Tuesday, November 29, 2011

Trip to Melut

Over the past week I (Eli) have been in Melut, South Sudan to investigate a possible ministry location for our family after language study.  Gideon Theological College was started here by the Sudan Interior Church and the Sudan Church of Christ over 30 years ago.  The war caused it to shift locations but now it is back in Melut and it has a wide and deep needs.  Here are a few pictures:

Chris Crowder, director of SIM Sudan in the library.  3 full shelves of English volumes and 1 shelf of Arabic.  There are many books waiting to be shelved too.

The Tukul (hut) where we stayed for the week.  It was very windy and freezing cold in the morning but warmed up in the afternoon.  The water was wonderful for swimming although I did keep close to the shore.  The beauty of the sunsets was astonishing.

There is only one classroom right now.  GTC has 18 students.  They are all in their 3rd year of pursuing their Bachelor of Arts, a four year program.

The sunrise on the morning we left.  You can see a fisherman already out in his wooden canoe.

Chris Crowder, Hellene Samia (head teacher of our SIC Secondary School), Hiakie Hegui (SIC Secondary School), and Dr. Donker (present Academic Dean of GTC) at the entrance to the college.

Any verse come to mind when you see a weapon turned into a tool?  There is a vise welded to the top of this exploded bomb.  Check out Isaiah 2:4.  This is our prayer for this place.

The needs of GTC are immense.  There is great need to build more teacher housing, student housing and classrooms.  There is great need for teachers.  There is great need for partners to give scholarships and financially back the school.  Do you see a way for you to meet any of these needs?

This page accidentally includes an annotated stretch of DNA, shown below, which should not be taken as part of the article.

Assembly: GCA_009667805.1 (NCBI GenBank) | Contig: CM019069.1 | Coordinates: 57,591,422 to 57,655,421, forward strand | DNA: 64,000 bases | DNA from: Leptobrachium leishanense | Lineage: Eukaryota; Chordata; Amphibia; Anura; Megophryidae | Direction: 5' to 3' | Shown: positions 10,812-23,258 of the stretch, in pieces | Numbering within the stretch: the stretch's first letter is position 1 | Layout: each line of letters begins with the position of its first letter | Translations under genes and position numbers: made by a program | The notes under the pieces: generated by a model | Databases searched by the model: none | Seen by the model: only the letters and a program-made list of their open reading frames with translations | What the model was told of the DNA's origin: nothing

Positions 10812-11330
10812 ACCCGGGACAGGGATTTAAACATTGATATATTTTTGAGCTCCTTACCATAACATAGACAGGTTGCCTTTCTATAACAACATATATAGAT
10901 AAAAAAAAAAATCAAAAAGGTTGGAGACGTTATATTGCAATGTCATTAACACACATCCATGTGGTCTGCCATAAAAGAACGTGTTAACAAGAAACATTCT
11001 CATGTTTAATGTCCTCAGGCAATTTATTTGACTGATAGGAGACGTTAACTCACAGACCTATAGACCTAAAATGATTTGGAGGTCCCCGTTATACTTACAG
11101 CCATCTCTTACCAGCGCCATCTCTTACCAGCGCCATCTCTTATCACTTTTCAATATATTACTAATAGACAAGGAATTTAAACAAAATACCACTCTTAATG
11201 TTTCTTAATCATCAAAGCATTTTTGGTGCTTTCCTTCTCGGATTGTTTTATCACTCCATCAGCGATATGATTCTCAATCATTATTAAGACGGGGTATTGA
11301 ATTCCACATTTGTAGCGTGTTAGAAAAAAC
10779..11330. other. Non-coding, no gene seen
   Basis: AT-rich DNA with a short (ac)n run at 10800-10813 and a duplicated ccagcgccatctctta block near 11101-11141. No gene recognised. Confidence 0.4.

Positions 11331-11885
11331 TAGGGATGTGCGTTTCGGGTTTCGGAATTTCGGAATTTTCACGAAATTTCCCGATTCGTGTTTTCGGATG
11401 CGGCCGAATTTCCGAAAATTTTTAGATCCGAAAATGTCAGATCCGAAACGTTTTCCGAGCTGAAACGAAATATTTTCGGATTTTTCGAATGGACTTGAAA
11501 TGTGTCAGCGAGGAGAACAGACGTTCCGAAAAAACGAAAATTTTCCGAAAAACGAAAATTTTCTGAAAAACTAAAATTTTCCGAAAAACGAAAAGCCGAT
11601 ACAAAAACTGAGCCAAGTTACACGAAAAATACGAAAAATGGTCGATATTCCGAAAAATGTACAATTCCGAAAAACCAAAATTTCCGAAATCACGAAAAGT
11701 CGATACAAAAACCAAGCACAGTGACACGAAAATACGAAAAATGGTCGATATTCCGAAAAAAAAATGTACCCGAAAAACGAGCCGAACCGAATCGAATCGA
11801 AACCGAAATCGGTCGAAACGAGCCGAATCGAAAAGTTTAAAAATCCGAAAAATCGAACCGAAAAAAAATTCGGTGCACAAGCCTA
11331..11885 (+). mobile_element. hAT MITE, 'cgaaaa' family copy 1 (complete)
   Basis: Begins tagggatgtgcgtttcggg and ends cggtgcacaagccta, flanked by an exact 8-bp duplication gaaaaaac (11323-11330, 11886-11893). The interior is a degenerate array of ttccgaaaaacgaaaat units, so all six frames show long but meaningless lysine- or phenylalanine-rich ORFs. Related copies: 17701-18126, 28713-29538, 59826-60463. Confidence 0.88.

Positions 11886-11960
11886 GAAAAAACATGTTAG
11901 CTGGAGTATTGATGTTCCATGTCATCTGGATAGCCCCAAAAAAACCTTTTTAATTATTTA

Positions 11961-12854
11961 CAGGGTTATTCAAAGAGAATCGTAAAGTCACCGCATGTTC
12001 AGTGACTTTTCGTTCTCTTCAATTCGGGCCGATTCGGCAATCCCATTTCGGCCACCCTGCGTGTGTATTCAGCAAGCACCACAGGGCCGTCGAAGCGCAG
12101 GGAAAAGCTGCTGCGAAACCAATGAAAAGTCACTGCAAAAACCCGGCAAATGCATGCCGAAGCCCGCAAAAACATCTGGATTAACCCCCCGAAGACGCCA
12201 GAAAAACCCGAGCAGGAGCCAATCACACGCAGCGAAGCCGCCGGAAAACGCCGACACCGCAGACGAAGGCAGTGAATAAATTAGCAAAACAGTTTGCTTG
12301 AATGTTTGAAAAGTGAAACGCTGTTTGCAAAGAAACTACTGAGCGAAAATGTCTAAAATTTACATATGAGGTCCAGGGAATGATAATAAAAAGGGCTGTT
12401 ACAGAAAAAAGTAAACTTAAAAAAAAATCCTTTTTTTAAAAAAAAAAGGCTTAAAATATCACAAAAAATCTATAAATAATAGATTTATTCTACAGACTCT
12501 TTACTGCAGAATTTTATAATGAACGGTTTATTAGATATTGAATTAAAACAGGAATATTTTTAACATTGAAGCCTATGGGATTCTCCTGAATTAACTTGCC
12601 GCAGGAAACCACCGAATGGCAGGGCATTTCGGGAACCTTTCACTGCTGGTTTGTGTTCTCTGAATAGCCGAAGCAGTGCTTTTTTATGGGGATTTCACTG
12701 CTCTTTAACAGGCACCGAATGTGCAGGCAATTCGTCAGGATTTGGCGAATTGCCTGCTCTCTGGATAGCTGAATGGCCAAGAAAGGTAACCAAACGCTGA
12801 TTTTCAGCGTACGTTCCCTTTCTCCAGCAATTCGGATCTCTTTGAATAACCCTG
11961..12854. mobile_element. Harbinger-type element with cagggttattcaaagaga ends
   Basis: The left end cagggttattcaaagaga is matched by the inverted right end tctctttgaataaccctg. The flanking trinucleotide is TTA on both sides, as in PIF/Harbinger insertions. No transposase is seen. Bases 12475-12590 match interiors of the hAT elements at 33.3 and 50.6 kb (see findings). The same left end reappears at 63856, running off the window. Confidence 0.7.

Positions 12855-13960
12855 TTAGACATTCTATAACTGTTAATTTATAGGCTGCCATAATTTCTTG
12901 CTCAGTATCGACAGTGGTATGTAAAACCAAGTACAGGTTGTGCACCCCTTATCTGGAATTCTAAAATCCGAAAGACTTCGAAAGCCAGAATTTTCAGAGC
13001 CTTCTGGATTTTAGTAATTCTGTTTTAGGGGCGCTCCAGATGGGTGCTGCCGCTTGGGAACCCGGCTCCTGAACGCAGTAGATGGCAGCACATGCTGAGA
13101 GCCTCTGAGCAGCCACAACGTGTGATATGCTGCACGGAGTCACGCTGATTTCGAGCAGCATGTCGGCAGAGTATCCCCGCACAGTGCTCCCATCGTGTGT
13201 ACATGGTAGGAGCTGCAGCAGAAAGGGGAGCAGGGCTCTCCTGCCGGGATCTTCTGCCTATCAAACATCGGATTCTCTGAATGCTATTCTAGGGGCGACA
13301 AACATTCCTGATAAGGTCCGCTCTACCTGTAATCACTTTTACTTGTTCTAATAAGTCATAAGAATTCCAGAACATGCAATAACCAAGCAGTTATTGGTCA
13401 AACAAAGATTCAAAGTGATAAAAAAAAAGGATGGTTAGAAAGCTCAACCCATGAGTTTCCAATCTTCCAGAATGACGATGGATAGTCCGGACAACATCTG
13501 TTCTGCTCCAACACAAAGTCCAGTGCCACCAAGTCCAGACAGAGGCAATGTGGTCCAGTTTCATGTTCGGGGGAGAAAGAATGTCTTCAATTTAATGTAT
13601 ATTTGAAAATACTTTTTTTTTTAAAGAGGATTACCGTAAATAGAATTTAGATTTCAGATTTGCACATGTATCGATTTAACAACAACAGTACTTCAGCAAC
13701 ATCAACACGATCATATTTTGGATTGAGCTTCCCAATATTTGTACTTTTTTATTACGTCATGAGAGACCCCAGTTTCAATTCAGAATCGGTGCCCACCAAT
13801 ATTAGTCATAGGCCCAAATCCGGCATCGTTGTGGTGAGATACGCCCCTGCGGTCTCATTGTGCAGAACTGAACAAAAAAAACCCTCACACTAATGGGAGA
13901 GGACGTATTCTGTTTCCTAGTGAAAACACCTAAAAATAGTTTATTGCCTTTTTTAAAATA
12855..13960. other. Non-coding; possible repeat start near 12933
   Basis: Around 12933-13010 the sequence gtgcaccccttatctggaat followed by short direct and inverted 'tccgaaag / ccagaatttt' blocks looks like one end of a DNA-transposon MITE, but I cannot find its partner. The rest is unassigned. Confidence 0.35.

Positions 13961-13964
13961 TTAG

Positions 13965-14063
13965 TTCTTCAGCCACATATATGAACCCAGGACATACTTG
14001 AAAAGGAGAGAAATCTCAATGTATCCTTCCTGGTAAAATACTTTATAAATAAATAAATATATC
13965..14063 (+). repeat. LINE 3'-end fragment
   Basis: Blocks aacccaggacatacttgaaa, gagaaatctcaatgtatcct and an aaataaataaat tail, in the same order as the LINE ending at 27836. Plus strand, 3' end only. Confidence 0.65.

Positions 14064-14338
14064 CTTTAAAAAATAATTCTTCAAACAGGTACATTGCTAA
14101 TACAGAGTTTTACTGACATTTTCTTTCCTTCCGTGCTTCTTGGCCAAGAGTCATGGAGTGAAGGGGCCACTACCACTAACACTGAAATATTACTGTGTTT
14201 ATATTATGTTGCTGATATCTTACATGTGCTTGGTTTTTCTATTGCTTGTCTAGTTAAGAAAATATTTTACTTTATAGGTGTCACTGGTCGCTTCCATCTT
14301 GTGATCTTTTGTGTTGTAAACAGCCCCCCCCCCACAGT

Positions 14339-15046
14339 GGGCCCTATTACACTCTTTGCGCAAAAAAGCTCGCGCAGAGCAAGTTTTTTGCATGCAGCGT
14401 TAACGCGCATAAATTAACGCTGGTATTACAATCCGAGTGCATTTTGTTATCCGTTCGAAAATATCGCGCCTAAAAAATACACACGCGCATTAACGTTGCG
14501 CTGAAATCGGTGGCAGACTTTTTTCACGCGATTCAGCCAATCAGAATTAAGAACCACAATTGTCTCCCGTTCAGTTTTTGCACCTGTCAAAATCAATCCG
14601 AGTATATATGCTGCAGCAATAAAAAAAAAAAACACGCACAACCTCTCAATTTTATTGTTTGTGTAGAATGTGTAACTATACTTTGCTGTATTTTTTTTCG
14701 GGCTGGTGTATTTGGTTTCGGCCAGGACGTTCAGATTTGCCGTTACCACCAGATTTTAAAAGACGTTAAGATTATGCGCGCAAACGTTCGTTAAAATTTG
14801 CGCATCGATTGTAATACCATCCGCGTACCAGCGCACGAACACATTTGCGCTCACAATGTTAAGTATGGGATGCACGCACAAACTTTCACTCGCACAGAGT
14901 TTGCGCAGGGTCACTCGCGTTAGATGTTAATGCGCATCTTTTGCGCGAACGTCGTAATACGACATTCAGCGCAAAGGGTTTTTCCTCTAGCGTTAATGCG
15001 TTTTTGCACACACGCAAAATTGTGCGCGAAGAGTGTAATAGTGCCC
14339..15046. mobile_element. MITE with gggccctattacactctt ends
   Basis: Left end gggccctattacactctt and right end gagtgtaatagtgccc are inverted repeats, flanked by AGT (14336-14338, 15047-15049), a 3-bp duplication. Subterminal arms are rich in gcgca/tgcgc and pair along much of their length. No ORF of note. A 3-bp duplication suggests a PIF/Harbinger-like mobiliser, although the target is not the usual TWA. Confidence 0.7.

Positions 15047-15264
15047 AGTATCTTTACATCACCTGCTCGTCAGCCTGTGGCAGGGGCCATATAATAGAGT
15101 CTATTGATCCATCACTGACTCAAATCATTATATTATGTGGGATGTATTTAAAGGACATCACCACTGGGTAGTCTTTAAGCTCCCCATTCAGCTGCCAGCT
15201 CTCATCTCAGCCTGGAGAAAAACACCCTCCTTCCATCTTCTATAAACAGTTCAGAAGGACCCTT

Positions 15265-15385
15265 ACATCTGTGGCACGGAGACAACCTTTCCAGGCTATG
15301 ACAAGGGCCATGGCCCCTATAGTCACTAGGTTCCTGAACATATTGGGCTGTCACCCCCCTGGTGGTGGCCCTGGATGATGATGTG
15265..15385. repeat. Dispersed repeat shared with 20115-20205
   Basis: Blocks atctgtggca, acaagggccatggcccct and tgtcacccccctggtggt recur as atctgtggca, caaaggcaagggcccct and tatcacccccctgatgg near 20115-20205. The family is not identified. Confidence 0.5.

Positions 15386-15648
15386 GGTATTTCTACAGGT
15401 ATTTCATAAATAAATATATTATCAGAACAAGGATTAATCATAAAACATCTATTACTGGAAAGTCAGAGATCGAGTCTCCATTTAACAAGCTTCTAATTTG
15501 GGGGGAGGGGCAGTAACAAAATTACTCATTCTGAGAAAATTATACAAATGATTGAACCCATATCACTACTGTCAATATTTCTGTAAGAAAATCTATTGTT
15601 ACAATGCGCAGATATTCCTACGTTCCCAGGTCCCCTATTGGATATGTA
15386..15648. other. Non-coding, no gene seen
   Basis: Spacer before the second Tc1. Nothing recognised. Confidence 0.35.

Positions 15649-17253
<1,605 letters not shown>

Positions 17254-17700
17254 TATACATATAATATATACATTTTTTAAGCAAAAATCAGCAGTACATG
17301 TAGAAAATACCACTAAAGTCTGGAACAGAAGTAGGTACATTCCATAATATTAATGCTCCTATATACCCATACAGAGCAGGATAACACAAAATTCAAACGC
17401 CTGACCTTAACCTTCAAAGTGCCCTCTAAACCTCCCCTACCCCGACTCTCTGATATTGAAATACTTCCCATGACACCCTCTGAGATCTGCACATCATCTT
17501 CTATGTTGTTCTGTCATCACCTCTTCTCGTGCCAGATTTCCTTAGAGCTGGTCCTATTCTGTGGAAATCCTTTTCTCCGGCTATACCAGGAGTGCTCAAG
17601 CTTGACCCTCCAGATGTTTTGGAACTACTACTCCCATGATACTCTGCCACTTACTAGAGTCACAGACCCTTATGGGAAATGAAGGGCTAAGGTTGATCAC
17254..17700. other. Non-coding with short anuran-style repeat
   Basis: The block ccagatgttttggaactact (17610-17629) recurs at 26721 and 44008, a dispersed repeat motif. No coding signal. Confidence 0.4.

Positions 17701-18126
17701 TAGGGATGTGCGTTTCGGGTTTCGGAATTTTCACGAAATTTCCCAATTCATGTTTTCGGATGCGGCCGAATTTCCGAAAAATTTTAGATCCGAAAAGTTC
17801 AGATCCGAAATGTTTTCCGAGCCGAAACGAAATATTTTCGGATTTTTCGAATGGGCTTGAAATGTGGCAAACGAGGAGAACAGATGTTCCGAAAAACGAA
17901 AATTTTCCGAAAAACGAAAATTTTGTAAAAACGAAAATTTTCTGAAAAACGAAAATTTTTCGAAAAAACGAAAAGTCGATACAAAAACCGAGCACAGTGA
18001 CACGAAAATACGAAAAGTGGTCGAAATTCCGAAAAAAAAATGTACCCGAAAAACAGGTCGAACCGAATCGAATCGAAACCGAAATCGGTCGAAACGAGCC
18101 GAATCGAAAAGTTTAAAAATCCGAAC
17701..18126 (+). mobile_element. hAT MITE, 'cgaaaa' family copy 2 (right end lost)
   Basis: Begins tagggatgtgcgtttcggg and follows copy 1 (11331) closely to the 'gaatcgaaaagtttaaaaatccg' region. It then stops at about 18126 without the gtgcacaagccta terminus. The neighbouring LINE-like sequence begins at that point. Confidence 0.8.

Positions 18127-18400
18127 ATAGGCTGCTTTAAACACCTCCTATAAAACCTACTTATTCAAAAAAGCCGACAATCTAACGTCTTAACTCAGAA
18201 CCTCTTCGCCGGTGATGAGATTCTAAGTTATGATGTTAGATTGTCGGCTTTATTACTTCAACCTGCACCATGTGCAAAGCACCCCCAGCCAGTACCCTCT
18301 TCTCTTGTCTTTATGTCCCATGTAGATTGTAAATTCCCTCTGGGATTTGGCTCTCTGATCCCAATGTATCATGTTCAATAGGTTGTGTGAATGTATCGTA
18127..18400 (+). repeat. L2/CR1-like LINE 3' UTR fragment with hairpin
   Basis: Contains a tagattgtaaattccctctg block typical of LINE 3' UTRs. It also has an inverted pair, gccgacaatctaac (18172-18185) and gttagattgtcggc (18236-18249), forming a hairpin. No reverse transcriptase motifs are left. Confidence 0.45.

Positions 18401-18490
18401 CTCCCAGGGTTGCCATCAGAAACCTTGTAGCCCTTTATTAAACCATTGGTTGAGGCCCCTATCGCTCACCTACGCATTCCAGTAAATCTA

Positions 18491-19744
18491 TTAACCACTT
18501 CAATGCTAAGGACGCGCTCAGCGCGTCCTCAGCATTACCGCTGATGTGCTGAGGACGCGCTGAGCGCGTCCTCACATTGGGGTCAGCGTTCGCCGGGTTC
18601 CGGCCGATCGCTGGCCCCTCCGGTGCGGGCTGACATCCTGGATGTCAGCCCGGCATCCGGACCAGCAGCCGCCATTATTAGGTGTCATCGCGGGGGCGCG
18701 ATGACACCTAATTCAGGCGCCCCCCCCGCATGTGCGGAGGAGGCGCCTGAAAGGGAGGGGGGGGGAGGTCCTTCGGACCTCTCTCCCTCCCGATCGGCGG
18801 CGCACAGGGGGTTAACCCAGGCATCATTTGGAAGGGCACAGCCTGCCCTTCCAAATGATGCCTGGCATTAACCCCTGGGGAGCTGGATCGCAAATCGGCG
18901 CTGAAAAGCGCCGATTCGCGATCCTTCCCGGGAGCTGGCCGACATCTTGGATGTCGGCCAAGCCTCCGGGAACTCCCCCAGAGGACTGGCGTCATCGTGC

Sunday, November 27, 2011

More news from Sudan

November 27, 2011:Refugee Numbers Increasing in Doro; Inadequate Food/Water/Medical Care

 Based upon an assessment from Samaritan's Purse, here's what we now know about the current situation in Doro:

The UNHCR (United Nations High Commissioner for Refugees) has registered 8,700 refugees in the Doro area, but the numbers are expected to increase, as entire villages of people are migrating down across the border, heading for Maaban County. Very shortly, it is expected the numbers will surpass 10,000.

· Inadequate food supply: the UNHCR has already distributed and ran out of their food stocks; the World Food Programme has yet to appear on the scene. Food available in the markets is insufficient to feed the swarms of refugees now camped out in the area. Refugees who have been walking for weeks/months are severly malnourished.

· Water & Sanitation: the average wait at one of the 3 boreholes within walking distance of the camp is 4-5 hours. Lack of proper latrines, basic hygiene supplies, and clean water is likely to lead to a disease outbreak.

· Health: Hospital patient numbers continue to rise as refugee population swells. There is limited nursing/hospital staffing. Dr. Atar, with support from Samaritan's Purse, is setting up a clinic with surgical capacity in Bunj. Medecins Sans Frontiers ("Doctors Without Borders") is moving in to set up a temporary medical facility which will most likely focus on critical care.

· Security: There have been very large troop buildups to secure the border of Upper Nile. There is minimal troop presence in Doro, mainly those in transport to the border regions. Aside from hearing Antenovs circling occasionally, there are no security indicators to point towards a northern attack on Upper Nile. There have recently been nightly bombings in Yabus (Blue Nile State), however there have not been any additional across-border bombings in Upper Nile as of late.